Today over fifteen million Americans regularly practice yoga. It is easy to find a yoga class to fit your needs and your schedule. Why go an extra mile and see a yoga therapist? Who might benefit from that?
Yoga therapy is the application of yogic tools such as physical postures, breathing, chanting and meditation to the specific needs of an individual. In our minds yoga is firmly connected to the class format, but a yoga class is, in fact, a fairly recent phenomenon, dating back to the early 20th century. During that time the yoga of the physical postures (asanas) was gaining popularity in India, partly under the influence of emerging western interest in physical fitness. From India, Yoga was transported to the West, where the class format became the most popular way of practicing yoga.
Before yoga classes gained popularity, yoga was often transmitted one-on-one, from teacher to student. The practice was adapted to the individual, made to address whatever issues the student was dealing with. With most yoga classes around nowadays being highly athletic and physically demanding, there is a movement towards making yoga more accessible. Yoga therapy is part of this movement to make yoga responsive to the needs of the individual, and bring it into the field of integrative healthcare. Here are some of the reasons you may want to see a yoga therapist:
Listen to our "Ask The Expert" Interview with Asya Haikin
Even if you are just dealing with everyday stresses and with life cycle events like pregnancy, or natural effects of aging, yoga therapy can be a great way to support yourself through those life transitions. To find a qualified yoga therapist near you go to: www.yogatherapy.health
About the Author
Asya Haikin is the Owner of Peaceful Mind Yoga Therapy in Falls Church, Virginia. She is a Certified Yoga Therapist working with people with persistent pain to improve wellbeing and quality of life. Her mission is to make yoga safe and accessible, and to raise awareness about the benefits of yoga therapy. Asya has been using mindful movement, breath and body awareness to help individuals move beyond pain for over fifteen years. She has a private yoga therapy practice in Falls Church, VA, and also teaches several public yoga classes in Arlington and Falls Church. Asya is also a Reiki Master, a Tibetan Tones (vibrational sound healing) practitioner, and has an MA from University of Pennsylvania.
To learn more about Asya, visit her website at www.peacefulmindyogatherapy.com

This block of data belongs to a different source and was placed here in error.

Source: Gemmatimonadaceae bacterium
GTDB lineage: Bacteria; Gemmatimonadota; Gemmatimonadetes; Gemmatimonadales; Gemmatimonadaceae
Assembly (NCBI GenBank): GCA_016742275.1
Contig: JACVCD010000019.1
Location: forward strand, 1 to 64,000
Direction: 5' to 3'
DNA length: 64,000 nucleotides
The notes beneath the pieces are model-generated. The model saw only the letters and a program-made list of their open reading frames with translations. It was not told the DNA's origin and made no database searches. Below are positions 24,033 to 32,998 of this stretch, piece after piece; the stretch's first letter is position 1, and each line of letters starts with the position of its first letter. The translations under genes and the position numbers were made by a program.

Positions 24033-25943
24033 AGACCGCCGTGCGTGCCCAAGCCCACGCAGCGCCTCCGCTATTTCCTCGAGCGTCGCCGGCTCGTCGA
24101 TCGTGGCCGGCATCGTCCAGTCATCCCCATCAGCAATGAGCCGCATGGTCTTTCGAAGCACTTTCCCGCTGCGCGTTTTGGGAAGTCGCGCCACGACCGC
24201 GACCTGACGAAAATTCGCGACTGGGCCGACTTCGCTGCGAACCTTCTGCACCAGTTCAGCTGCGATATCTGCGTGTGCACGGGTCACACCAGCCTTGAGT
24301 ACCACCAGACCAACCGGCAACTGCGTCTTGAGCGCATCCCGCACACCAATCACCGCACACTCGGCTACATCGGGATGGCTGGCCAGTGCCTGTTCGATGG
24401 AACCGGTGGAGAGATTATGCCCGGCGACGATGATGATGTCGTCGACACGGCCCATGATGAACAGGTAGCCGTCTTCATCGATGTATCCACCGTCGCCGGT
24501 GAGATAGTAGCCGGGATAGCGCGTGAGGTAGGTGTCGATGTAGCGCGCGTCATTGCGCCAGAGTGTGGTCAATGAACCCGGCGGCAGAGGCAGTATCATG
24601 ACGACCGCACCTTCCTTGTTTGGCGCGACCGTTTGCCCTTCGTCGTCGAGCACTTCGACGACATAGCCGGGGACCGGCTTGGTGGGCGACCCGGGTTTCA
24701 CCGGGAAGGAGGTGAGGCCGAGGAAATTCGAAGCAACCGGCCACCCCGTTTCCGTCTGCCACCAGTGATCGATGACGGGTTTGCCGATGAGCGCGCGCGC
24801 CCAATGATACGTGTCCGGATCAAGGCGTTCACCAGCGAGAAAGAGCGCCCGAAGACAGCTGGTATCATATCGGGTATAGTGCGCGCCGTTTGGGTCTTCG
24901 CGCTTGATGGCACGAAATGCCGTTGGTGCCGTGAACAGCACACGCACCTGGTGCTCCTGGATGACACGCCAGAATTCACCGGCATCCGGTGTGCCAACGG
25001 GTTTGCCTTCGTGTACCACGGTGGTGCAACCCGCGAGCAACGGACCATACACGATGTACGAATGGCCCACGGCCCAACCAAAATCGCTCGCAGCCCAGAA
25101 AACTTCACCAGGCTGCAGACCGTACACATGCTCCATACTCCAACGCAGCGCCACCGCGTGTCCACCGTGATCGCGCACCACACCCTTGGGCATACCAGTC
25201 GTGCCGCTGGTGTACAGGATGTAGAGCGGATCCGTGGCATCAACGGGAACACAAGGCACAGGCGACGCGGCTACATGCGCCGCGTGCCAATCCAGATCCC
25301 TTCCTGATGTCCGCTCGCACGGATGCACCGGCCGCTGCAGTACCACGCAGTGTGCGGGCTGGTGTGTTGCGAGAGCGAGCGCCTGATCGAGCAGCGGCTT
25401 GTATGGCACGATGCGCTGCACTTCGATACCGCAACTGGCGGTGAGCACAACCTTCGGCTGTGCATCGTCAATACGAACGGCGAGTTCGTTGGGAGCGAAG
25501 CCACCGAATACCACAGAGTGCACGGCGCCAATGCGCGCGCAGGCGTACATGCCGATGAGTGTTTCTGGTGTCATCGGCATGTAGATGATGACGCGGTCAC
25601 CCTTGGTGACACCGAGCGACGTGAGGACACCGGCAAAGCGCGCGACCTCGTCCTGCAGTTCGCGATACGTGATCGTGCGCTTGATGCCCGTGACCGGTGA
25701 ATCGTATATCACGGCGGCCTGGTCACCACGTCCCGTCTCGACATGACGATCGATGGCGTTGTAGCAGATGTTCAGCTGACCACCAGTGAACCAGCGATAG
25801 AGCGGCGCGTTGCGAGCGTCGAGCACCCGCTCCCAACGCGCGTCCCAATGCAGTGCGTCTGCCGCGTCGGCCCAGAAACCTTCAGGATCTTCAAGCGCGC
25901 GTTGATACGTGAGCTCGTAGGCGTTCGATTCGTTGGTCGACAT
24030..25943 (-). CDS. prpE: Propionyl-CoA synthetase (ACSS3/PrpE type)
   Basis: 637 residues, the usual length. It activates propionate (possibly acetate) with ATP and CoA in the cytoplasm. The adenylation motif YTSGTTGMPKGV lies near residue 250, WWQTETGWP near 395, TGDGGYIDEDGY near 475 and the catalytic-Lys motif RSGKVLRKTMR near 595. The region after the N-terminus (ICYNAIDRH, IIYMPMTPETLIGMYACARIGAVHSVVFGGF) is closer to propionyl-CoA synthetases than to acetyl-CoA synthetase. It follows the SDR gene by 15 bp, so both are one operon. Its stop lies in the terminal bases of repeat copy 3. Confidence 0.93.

If you’ve ever had an injury or aches and pains that just wouldn’t go away, (and who hasn’t, really?!), you know how much that can affect your life. You’re trying to be healthy, you’re eating better, and trying to go out for a run or to that yoga class you love, but the pain is so distracting and makes it hard to be present with what you’re doing. You used to love tying your shoes to go for a run or stepping into class, or even just getting down on the floor and playing with your kids. But now it’s not even fun anymore because all you’re thinking about is how to get into a position that doesn’t hurt.
You don’t have anything ‘major’ going on. It’s just the nagging knee pain or the pain in your heel every time you put your foot down. You feel like it’s not so serious that you need to go see someone for it. And really, who would you even see for such a thing? It’s just something you have to live with, right? I mean, you are getting older and that just goes along with it, doesn’t it?
As a holistic health physical therapist, I can tell you that the answer is No. More than likely, you don’t have to "just live with it!" These types of things are what we specialize in. If you are having a problem that has lasted more than a couple days, that isn’t going away on its own with rest, ice, heat, or exercises that you may have learned on Google, then you should schedule an appointment with a physical therapist.
(Pain) You don't have to "just live with it!"
More than likely, you have some soft tissue or joint restrictions going on that require specific manual therapy to fix the issue and start the healing process. You probably also need some help figuring out better ways to move your body or little tweaks to improve your posture. You could also benefit from a program of the right exercises for your specific problem, instead of just basic ones found on the internet. It’s commendable that you’ve tried so many things to help yourself, but sometimes those things just aren’t enough and require a little more specialized treatment.